Students Need High-Quality Data to Make Informed College Decisions
Deciding where to attend college, what to study, and how to pay for it are some of the most important decisions a student will make in their academic career. But many students and families are left without the data necessary to make an informed college choice. For example, information currently available to students cannot help them answer basic, yet critical questions, including:
- How many low-income, adult, transfer, and part-time students earn a postsecondary certificate or degree from a particular institution?
- Which students go on to succeed in the workforce?
- How do college access, affordability, and completion vary by race, ethnicity, and income?
Students like Coleen, a graduate of Ivy Tech Community College in Indiana, whom IHEP interviewed for their affordability report, The Cost of Opportunity: Student Stories of College Affordability, have to navigate and interpret available data to make college decisions, which takes a significant amount of savvy.
Coleen, a recent Ivy Tech Community College graduate, shares her college affordability story at an IHEP event.
Coleen knew that she wanted to transfer to Purdue University after earning her associate’s degree at Ivy Tech and she sought out critical earnings information by major to help her decide between the institution’s business program and the agriculture business program.
When Coleen explained her decision-making process to IHEP, she shared that she wanted to see “how much graduates of ag[riculture] business make, which was around $47,000 a year… how much college of business graduates make, which was $55,000 to $60,000 starting out.” Coleen explained that the difference in earnings over the course of her career was “the deciding factor” in her decision to eventually transfer into the business program.
Coleen was fortunate that Purdue has graduate earnings by major based on student surveys available on the institution’s website. As another student, Leo, who attends Wayne State University in Michigan, told IHEP, “If you don’t know what it is that you’re paying for, how can comfortably progress forward? How can you be in the mindset to learn? You just can’t.”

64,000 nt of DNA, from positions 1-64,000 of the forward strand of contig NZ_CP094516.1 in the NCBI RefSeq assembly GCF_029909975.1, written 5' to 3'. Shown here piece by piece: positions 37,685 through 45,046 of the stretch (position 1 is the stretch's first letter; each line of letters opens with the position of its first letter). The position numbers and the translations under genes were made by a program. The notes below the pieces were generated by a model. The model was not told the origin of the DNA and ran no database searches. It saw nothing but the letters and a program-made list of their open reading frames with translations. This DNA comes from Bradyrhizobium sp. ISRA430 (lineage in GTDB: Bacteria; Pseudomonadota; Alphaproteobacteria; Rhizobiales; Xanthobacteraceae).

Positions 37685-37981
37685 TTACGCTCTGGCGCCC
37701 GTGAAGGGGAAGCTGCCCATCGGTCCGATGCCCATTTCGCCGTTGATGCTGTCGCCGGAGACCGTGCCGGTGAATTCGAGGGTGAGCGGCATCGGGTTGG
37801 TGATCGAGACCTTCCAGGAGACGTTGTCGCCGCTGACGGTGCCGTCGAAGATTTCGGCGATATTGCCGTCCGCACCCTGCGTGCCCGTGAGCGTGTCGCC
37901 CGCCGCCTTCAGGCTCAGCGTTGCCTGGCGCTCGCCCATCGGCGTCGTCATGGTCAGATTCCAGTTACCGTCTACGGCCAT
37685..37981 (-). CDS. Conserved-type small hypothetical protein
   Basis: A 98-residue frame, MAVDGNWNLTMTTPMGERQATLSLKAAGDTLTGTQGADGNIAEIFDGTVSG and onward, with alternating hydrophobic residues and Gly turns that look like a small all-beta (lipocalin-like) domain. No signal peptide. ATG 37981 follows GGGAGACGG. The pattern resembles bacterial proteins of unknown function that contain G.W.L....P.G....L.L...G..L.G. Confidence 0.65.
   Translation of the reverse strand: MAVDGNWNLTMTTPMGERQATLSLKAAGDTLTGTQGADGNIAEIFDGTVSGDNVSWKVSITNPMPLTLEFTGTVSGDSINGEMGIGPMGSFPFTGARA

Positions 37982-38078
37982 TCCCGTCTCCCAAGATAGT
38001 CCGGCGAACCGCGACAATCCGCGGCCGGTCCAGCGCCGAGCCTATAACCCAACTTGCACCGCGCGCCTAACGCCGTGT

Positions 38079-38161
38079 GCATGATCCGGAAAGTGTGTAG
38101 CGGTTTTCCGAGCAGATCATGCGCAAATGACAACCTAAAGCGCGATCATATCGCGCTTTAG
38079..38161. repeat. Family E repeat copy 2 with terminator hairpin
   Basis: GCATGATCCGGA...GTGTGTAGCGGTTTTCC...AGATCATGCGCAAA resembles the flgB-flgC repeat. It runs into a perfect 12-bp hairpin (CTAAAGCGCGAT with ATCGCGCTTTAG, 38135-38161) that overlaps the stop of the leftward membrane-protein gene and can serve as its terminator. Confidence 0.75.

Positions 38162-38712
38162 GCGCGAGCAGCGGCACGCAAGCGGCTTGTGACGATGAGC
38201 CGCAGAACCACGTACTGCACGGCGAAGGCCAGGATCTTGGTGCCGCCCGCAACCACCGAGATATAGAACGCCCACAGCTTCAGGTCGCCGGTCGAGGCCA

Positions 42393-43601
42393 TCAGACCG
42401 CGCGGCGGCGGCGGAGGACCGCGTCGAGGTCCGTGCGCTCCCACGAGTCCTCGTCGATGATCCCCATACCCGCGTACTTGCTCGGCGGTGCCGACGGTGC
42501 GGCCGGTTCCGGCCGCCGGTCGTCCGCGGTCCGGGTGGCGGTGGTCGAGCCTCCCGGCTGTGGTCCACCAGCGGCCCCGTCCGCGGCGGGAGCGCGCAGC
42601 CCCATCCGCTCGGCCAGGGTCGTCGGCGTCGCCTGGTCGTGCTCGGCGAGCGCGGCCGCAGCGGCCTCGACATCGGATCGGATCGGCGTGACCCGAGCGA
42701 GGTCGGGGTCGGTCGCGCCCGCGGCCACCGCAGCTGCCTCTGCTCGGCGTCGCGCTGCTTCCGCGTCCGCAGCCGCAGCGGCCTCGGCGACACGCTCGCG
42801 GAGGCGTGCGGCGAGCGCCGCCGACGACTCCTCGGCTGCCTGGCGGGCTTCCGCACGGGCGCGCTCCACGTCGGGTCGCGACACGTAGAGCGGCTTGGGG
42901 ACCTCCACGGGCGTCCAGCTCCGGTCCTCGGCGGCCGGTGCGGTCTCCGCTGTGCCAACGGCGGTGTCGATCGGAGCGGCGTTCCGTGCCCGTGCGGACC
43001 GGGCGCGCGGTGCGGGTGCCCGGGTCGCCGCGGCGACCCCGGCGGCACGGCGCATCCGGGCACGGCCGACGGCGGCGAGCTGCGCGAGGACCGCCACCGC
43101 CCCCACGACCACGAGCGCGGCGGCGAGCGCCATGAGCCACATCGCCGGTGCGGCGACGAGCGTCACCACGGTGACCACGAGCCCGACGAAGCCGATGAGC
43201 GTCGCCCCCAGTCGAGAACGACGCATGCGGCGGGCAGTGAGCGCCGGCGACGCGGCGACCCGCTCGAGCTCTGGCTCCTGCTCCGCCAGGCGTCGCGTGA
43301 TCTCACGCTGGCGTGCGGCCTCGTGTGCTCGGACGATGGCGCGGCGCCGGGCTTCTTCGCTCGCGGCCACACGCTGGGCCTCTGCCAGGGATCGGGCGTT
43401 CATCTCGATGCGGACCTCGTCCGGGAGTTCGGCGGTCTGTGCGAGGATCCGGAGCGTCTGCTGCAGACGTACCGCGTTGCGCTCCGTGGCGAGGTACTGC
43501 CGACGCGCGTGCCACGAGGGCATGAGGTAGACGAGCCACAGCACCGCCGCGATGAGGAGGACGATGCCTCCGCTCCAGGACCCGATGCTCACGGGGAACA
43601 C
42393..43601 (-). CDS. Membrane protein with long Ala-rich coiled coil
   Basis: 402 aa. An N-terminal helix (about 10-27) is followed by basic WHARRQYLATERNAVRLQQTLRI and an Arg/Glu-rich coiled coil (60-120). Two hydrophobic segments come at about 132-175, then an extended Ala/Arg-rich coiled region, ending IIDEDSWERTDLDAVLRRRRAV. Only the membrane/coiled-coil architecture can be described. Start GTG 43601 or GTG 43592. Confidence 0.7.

College persistence requires a substantial investment of time and money on the part of students and their families – they need to know what kind of return they should expect and shouldn’t have to rely on student survey data, which can be incomplete and unreliable.
To empower students like Coleen and Leo to make fully-informed decisions about their college education, policymakers should create a federal student-level data network (SLDN). Aggregate information from a SLDN would provide answers to questions about access, completion, costs, and post-college outcomes for students. It would help potential transfer students like Coleen see how all students perform in their prospective programs, not just those students currently captured in incomplete collections. And for both Coleen and Leo, knowing what they can expect to earn upon completion would help them make more informed borrowing decisions and better plan for their futures after graduation.
Federal policymakers should also continue to improve the College Scorecard so students and families have access to valuable, up-to-date information that is easily comparable across institutions.
You wouldn’t make any other life-altering decision without the full picture of what to expect from the investment. We cannot expect students to do so when it comes to their college education.
For more information about how we can use data to better serve students, check out the PostsecData website and follow us on Twitter to keep up with events, updates, and conversations.